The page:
Monday, April 2, 2007
Rutgers not buying into underdog role
By Mechelle Voepel Special to ESPN.com
CLEVELAND -- You might have heard by now that Rutgers' players ditched their cell phones in March, all the better to concentrate on the task at hand. Maybe they've deprived themselves of the Internet, television, radio and newspapers, too.
Because the Scarlet Knights don't seem to be aware that they are supposedly underdogs in Tuesday night's NCAA title game (ESPN, coverage begins at 7:30 ET).
Or maybe they are aware and just don't care. Good for them. And guess what? Tennessee isn't thinking that way, either. Pat Summitt doesn't coach any fools. She hasn't needed to point out to her players that Rutgers' hit list in the NCAA Tournament includes two teams that beat Tennessee this season: Duke and LSU.
In meeting with the media Monday, the kids in orange said they just needed "to play Tennessee basketball." The kids in red (OK, scarlet) said they just needed "to play Rutgers basketball."
Frankly, I think we all just hope they play "put the ball in the basket" basketball, since we didn't see enough of that in Sunday's semifinals. There are probably some people still looking at the Rutgers-LSU score and saying, "That was at halftime, right? When are they going to update it?"
Essence Carson says Rutgers' belief in itself is something "we might have lacked in past years."
The fact that LSU (35) and North Carolina (50) were held to their lowest point totals of the season during the semifinals tells you much about what kind of matchup we might get in the final.
But whatever kind of game it is -- and I have a suspicion it's going to be better than the semifinals -- let's face it: This is as big as it gets for these two groups of players.
"I believe that we're all prepared," Rutgers junior Essence Carson said. "We're rolling, and we're just believing in ourselves. I believe that's something we might have lacked in past years."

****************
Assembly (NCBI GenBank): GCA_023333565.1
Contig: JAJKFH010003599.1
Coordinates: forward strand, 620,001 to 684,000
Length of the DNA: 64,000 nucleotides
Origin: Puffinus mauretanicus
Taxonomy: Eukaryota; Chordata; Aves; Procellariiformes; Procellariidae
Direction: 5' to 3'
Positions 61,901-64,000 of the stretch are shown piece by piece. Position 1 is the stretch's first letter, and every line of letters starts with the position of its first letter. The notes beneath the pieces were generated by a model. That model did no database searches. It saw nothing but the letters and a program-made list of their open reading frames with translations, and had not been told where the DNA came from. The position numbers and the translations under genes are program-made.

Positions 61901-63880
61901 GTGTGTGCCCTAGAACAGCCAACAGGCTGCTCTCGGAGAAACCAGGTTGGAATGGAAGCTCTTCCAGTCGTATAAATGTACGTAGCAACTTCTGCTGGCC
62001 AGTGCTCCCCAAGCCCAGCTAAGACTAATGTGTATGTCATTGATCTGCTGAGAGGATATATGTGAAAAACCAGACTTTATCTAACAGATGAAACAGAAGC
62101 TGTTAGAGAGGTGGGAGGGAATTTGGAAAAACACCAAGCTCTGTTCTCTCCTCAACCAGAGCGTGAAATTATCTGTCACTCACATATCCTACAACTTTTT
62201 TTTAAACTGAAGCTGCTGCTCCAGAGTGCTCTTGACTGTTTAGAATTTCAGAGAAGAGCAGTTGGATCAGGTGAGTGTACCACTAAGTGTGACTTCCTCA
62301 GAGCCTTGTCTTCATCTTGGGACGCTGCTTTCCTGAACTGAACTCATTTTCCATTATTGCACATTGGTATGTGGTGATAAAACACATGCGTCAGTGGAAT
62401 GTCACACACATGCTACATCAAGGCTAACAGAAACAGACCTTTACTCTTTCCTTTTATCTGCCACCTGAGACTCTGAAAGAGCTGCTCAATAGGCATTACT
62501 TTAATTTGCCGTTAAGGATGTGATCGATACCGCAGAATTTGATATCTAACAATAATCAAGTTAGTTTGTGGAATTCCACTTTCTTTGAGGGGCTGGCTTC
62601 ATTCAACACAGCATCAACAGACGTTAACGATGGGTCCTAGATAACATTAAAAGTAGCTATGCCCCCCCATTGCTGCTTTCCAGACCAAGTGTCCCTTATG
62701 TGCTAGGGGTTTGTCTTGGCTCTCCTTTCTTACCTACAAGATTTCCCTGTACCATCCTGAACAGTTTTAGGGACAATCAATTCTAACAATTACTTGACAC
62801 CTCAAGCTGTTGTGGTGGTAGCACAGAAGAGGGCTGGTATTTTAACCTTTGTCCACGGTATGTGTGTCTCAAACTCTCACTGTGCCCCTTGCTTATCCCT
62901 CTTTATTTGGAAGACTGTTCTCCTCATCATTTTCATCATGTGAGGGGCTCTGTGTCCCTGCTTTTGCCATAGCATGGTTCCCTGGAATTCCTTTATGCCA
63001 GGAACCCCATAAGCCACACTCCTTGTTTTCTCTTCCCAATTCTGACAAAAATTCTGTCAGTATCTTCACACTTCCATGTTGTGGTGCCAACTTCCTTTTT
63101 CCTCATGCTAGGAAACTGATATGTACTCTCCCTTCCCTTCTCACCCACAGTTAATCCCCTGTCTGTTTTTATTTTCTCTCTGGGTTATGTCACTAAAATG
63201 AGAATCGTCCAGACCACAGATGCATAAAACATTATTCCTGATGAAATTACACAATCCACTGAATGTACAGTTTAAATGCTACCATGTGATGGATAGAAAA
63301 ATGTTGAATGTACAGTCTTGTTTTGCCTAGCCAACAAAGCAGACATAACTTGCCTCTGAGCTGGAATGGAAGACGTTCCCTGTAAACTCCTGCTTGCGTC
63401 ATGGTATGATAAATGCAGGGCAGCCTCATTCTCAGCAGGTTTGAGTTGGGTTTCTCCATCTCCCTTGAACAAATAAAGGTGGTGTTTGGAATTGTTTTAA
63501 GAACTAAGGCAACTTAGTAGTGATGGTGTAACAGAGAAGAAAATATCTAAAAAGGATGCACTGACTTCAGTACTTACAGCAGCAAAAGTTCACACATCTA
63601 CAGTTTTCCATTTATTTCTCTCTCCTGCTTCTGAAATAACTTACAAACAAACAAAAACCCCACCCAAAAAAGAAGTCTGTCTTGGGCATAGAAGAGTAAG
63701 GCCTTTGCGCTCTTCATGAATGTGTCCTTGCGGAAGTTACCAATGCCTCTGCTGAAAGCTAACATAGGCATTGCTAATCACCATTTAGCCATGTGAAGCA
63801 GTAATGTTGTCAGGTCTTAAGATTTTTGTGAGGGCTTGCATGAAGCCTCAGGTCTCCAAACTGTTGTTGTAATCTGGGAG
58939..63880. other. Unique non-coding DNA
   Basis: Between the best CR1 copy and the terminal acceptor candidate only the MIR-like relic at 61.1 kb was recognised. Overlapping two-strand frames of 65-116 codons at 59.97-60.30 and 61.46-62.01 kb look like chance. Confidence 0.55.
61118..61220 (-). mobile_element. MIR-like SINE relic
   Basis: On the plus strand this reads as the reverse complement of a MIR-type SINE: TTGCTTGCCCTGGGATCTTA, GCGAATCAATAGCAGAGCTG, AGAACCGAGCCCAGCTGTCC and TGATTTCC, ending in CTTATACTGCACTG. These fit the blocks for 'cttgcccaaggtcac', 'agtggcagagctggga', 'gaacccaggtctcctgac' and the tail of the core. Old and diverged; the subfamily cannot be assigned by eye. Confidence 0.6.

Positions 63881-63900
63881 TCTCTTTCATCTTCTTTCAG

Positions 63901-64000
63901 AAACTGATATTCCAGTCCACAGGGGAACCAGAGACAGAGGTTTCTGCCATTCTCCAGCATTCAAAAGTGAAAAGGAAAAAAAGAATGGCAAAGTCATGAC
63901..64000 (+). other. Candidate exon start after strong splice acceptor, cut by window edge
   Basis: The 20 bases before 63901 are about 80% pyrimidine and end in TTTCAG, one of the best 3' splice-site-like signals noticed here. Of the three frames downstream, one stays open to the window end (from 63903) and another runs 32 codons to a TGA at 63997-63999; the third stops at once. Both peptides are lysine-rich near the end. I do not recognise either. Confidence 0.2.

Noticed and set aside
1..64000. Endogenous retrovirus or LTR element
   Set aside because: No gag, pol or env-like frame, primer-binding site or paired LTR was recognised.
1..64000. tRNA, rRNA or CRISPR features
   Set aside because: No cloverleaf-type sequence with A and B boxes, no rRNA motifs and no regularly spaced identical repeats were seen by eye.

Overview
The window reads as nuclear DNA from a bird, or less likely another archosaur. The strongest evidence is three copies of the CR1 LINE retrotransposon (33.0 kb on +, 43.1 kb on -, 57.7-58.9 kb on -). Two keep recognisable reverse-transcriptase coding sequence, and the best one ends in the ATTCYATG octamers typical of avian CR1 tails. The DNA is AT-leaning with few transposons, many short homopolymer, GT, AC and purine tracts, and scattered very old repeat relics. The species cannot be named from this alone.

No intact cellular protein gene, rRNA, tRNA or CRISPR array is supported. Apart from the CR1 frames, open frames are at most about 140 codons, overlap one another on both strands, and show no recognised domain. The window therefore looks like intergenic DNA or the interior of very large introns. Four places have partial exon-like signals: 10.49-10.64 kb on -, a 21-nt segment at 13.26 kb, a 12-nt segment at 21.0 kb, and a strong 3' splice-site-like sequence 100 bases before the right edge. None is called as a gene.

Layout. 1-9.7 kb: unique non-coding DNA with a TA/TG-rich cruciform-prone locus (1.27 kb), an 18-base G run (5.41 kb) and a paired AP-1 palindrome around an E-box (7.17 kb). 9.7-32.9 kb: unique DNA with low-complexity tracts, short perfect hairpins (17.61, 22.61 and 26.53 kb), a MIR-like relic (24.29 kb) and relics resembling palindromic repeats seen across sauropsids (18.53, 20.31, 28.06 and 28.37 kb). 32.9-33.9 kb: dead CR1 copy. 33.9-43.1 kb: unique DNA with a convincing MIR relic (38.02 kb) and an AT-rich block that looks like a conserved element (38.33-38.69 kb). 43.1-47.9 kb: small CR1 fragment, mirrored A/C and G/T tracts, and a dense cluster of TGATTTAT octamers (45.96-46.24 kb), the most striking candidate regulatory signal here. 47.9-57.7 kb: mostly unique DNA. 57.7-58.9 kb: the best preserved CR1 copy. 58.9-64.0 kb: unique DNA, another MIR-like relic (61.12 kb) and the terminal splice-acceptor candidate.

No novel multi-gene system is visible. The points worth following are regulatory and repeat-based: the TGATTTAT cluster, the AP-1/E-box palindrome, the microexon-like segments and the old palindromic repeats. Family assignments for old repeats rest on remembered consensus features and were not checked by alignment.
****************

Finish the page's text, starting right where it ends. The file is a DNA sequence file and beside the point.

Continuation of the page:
Tennessee senior Sidney Spencer said that when North Carolina was up by 12 in the semifinal, "I thought that I didn't know what I was going to do with myself if that's how it ended up.
"But in that media timeout with about eight minutes to go, Pat said, 'We are going to play on April 3 for a national championship.' She said, 'We have to believe.' The way she said it was with so much passion."
If you're looking for a predictable "favorite," of course, it's Tennessee.
Rutgers is a No. 4 seed, Tennessee a No. 1 seed. Rutgers has lost eight games this season, Tennessee three. Rutgers doesn't have any national championships; Tennessee has six. Rutgers had nobody on the Kodak All-American team; Tennessee had Candace Parker, who also won the Wade Trophy.
So you get the picture. Rutgers was supposed to be done more than a week ago, going out to Greensboro No. 1 seed Duke in the Sweet 16. For that matter, some thought the Scarlet Knights wouldn't get past fifth-seeded Michigan State in the second round on the Spartans' home floor.
"We don't really think about it," Rutgers sophomore Heather Zurich said. "People might think of us as underdogs, but ultimately we're just believing in ourselves."
From a strategic standpoint, both teams expect to keep doing what has worked so far. Tennessee forced North Carolina into 29 turnovers in the semis, but the Tar Heels really don't have many ball handlers comfortable against high-level pressure. In fact, 17 of those turnovers came from North Carolina's guards.